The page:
sjPort = comPort cts = ctsPin Call OpenQueue(speakQueue, Sizeof(speakQueue)) Call DefineCom(sjPort, 0, txPin, &H08) Call OpenCom(sjPort, 9600, 0, speakQueue) Call sendControlCodes(resetSJ.DataAddress, SizeOf(resetSJ)) Call sendControlCodes(config.DataAddress, SizeOf(config)) Call sendControlCodes(defaults.DataAddress, SizeOf(defaults)) End Sub The private subroutine sendControlCodes is used by InitSpeakJet and Speak subroutines to copy data out of EEPROM (program memory) and send the bytes to the SpeakJet. . To save valuable RAM the command codes are loaded out of EEPROM into the SpeakJet transmit queue one byte at a time. Because of the slow speed of the connection (9600 baud), this is more than fast enough for the SpeakJet. The public subroutine TermSpeakJet simply closes the serial port (sjPort) specified by InitSpeakJet.

Copyright © 2005 Mike Perks


Published December 2005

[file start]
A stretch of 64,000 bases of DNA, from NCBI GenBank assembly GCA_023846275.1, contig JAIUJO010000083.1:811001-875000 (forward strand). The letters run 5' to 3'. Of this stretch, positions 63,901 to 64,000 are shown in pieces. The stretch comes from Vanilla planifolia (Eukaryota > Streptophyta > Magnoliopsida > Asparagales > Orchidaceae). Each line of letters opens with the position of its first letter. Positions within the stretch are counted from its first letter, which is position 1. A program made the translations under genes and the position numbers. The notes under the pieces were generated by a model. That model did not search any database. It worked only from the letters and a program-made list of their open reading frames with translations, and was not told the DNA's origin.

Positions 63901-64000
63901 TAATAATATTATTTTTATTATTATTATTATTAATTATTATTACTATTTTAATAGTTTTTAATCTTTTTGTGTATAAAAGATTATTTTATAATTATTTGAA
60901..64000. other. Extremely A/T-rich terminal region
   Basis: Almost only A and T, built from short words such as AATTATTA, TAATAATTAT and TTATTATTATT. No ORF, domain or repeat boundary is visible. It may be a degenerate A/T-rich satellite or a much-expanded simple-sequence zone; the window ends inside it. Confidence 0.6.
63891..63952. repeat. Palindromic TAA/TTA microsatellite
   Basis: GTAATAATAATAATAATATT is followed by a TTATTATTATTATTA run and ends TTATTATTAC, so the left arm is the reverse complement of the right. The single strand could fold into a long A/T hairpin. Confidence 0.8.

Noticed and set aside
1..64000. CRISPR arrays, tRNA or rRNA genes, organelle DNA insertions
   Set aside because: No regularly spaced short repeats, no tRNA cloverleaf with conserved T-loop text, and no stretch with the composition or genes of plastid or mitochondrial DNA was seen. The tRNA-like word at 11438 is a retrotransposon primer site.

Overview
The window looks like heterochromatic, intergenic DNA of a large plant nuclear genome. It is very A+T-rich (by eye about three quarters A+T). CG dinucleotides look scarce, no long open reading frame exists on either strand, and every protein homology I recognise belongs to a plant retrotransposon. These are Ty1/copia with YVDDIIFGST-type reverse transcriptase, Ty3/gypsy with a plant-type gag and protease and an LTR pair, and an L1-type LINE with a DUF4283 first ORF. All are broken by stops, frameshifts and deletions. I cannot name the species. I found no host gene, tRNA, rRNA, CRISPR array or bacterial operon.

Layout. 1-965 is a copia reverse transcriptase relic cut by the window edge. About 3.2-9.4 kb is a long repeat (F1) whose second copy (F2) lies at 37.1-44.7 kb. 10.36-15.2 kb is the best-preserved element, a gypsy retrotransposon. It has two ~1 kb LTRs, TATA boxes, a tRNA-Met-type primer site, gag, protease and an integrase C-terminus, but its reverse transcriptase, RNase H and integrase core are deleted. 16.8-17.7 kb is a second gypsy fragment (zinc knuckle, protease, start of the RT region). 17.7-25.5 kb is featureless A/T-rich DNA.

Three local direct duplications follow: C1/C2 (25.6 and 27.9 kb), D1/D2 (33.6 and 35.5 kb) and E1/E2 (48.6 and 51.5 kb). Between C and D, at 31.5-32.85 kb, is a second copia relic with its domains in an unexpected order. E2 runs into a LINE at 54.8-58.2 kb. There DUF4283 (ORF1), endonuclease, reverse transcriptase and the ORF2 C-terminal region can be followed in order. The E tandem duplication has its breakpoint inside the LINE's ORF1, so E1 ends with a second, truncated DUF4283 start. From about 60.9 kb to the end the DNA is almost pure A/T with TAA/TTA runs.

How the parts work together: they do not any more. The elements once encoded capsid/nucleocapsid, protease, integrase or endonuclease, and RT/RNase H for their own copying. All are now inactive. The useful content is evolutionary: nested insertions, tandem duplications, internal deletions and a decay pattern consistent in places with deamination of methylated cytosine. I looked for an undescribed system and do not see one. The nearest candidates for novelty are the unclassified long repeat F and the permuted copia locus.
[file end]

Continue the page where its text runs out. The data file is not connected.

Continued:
AN-207 Interfacing to SpeakJet Voice and Sound Synthesizer The public subroutine Speak does all of the work to send a byte array of codes to the SpeakJet and can operate in three different modes depending on the setting of the ctsPin (saved from InitSpeakJet subroutine) and the waitNeeded boolean parameter to Speak. The three modes are as follows: ctsPin 0 waitNeeded N/A Description of Mode No flow control is done and the command codes are put on the SpeakJet transmit queue. If the queue is full for any reason, then the task suspends waiting until all the bytes can be put on the queue. Flow control is done from the SpeakJet. If the SpeakJet is busy then the Speak subroutine waits until the SpeakJet is not busy (less than half of the buffer is used) to send the command codes to the SpeakJet. Flow control is done from the SpeakJet. If the SpeakJet is busy then the SpeakJet buffer is flushed and the command codes sent to the SpeakJet. This allows for always the latest output to be presented cutting off any existing output.